School Details: Fullerton Public Schools
- People Served
- Service Hours
Activity 50 activity logs
Event Attendance 29 Professional Development Opportunities
Qualitative Data Evidence of Adding Value to Fullerton Public Schools
For the past 25 years I have been a school administrator in the ESU7 system. During that extensive period I have witnessed on numerous occasions the value of the ESUs being brought into question by entities in a position to redesign and even eliminate their existence. Each time the ESUs and the districts they serve work frantically together to defend this educational cooperative style system that has been proven for decades to be highly cost efficient and tremendously successful in being the key component for schools to not only share resources, but to be the primary educational connection between schools.
While it is apparent that small districts, like mine, would not be able to hire full time or even part-time consultants and trainers for areas such as Staff Development, Technology and Special Education, it is also not realistic to believe we could hire for those positions and coordinate effectively and efficiently with other schools at a cost savings to us or to the state. The ability to share those resources with multiple school districts allows our schools to function more effectively and at far less cost, hence the purpose of the ESU. My district (Fullerton) relies heavily on the expertise of the ESU to lead, guide and advise us, particularly, in the areas of Special Education, Technology and Staff Development. These areas are highly specialized services that we are able to access when necessary to meet our needs. The long relationship between our school and ESU has created a bond of understanding and trust that ultimately has benefited staff and students for a long period of time.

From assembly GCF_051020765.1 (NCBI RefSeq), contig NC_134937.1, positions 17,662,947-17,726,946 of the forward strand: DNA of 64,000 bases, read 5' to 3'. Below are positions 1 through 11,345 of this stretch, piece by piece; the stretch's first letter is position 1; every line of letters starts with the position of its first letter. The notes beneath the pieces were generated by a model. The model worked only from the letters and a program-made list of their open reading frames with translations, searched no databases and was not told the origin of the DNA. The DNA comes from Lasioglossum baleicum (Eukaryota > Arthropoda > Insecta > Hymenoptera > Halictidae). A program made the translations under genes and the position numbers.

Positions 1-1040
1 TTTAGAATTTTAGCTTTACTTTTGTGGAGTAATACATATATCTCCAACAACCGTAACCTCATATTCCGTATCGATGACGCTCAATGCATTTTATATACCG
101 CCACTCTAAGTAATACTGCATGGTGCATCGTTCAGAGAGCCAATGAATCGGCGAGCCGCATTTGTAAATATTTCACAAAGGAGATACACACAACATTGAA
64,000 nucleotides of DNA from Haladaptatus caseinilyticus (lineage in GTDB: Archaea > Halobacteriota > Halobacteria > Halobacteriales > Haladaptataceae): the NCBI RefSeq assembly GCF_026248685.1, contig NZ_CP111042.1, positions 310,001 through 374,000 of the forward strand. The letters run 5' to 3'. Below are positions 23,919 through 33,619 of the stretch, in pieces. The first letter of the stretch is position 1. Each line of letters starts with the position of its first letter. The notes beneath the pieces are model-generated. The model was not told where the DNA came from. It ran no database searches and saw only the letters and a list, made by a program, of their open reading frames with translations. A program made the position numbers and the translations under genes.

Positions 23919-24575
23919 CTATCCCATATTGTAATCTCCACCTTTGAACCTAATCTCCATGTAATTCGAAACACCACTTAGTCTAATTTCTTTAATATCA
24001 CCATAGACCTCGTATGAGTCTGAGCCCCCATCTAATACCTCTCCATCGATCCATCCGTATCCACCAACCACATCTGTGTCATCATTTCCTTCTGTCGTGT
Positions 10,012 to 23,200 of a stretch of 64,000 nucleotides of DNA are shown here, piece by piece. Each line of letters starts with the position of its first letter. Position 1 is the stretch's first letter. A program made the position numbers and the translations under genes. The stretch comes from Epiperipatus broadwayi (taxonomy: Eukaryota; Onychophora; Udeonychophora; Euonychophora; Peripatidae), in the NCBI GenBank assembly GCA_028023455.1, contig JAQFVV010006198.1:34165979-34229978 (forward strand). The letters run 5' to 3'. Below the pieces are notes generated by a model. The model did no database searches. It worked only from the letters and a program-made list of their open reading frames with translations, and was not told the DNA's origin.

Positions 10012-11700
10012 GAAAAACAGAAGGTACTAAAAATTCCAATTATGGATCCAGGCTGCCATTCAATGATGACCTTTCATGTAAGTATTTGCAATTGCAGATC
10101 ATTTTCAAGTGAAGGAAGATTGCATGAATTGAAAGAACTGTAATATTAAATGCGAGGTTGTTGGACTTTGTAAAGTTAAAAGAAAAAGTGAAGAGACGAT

While the sharing of educational resources and expertise at a highly efficient and cost-effective rate is an obvious reason for the benefit of the ESUs, a sometimes overlooked benefit comes from the design of the hub and spoke system itself. The ESU serves as the center point or hub for the multiple school districts they serve. It is this key held position that allows the information, knowledge and skills to flow back and forth from the schools to the ESU and back to the schools. As this educational exchange occurs the entire system grows and becomes more powerful, ultimately, providing a more quality education for the students of Nebraska.